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I have a virtual machine running Windows Server 2008. I do not want to assign more RAM to it and I cannot set a pagefile.

I would like to hear if anyone has an alternative method of using hard drive space as RAM?

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HDD isn't comparable to RAM for performance, so you would nothing to gain, and everything to lose. 100MB/s vs 12,000MB/s. Just buy more RAM. – Ben Lessani - Sonassi Jul 31 '12 at 11:28
In my specific situation, I do need an alternative to the built-in pagefile in Windows. – Niels Brinch Jul 31 '12 at 11:35
You can try Syncronys SoftRAM :) – Tibor Jul 31 '12 at 12:05
Actually looked it up :) – Niels Brinch Jul 31 '12 at 12:13
You would get much better answers if you described the problem you're trying to solve and the constraints that you have, rather than asking how to implement what you think is the solution, which to the rest of us sounds like a really bad idea. – mfinni Jul 31 '12 at 13:37
up vote 1 down vote accepted

I think the only way is to add a hypervisor under your Windows 2008 Server installation. For example, with VmWare ESXi you can assign arbitrary amount (up to 2 TB and your disk capacity) of virtual RAM to the instances which will be perceived by the VMs as being "real".

Note though that this is a bad idea and you should not expect any performance improvements over using a swap file in Windows (actually, it can be much slower because Windows will not optimize swapping because it will think that it is dealing with physical RAM). The data will still be swapped, only by a hypervisor instead of the OS itself.

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That's a good idea, but would the host be able to spend hard drive space as "virtual RAM", bypassing the pagefile? – Niels Brinch Jul 31 '12 at 11:59
Yes, that's exactly what it will do. And no, it is not a good idea. – Tibor Jul 31 '12 at 12:00
It's a good idea in that it is a possible solution to my problem :) I know that it will not perform very well, of course. – Niels Brinch Jul 31 '12 at 12:03

There is no general way to do what you're looking for. Memory management is provided by the operating system, and a swapfile is the only way Windows supports virtual memory. To the best of my knowledge it is not possible to shim in an alternate virtual memory system to Windows as it exists today.

There may be a specific way based on the programing language you use. This would likely involve a customized malloc-equivalent call. This moves certain aspects of memory management into the memory allocator. This would take the VMM out of the OS and into the application layer, at which point you can point it to anything.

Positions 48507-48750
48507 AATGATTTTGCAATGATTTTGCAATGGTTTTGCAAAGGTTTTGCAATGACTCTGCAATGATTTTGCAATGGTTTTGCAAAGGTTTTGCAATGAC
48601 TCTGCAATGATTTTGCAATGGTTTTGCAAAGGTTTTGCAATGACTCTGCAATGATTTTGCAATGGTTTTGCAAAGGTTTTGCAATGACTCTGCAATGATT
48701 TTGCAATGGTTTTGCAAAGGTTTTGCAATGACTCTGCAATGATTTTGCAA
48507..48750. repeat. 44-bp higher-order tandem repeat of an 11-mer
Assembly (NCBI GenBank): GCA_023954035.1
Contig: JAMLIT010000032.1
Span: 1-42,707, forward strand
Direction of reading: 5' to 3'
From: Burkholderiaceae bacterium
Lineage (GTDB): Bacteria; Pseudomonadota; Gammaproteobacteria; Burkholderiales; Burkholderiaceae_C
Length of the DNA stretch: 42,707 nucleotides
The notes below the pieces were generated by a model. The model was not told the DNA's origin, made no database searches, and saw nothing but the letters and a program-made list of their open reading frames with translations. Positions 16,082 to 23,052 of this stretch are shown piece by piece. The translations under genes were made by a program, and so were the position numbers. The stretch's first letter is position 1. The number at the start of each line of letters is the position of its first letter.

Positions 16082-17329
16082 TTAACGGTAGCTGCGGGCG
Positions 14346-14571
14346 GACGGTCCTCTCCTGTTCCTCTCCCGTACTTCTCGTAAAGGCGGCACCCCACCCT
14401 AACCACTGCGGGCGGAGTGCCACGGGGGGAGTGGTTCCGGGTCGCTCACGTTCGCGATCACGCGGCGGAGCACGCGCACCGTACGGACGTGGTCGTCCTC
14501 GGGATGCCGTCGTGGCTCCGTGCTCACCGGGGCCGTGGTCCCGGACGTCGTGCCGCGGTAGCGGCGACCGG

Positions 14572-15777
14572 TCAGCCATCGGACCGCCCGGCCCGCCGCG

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I can't use the specific way of doing it. Are you sure that there is no general way of doing it? – Niels Brinch Jul 31 '12 at 11:57
@NielsBrinch Everything I know about how the windows virtual-memory-manager works suggests that such a feature would require very significant low level changes. I'd be very surprised if such a thing exists, and if it does it most certainly would not be FOSS. The only use-case I can think of is HPC where Windows may make bad decisions about what goes where for a specific application, and once you get into HPC space the cost goes way up. – sysadmin1138 Jul 31 '12 at 12:08
Although I think yours is the 'best' answer, Tibor actually gave a workaround that kind of fulfils the criteria, so I'm choosing that as an answer. Thanks a lot, though. – Niels Brinch Jul 31 '12 at 15:23

No, that is exactly what the paging file is for. Note that it doesn't need to go on the C: drive; you can specify it's location.

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I need an alternative solution to the built-in paging file that does the same as the paging file. – Niels Brinch Jul 31 '12 at 11:32
@NielsBrinch: Please explain your requirements and why they exist. Windows offers a solution, why isn't this sufficient? – Sven Jul 31 '12 at 11:42
I cannot use the solution offered by Windows. If I could, this question would not be relevant. I need an alternative that does the same. Please believe me. – Niels Brinch Jul 31 '12 at 12:03
You have not explained why your requirements exist, or why the page file (the built-in and supported method) are not sufficient for your needs. If we understand the restrictions/limitations we might be able to help you. Without supplementary information, it's not possible for us to help you. – gWaldo Jul 31 '12 at 13:56

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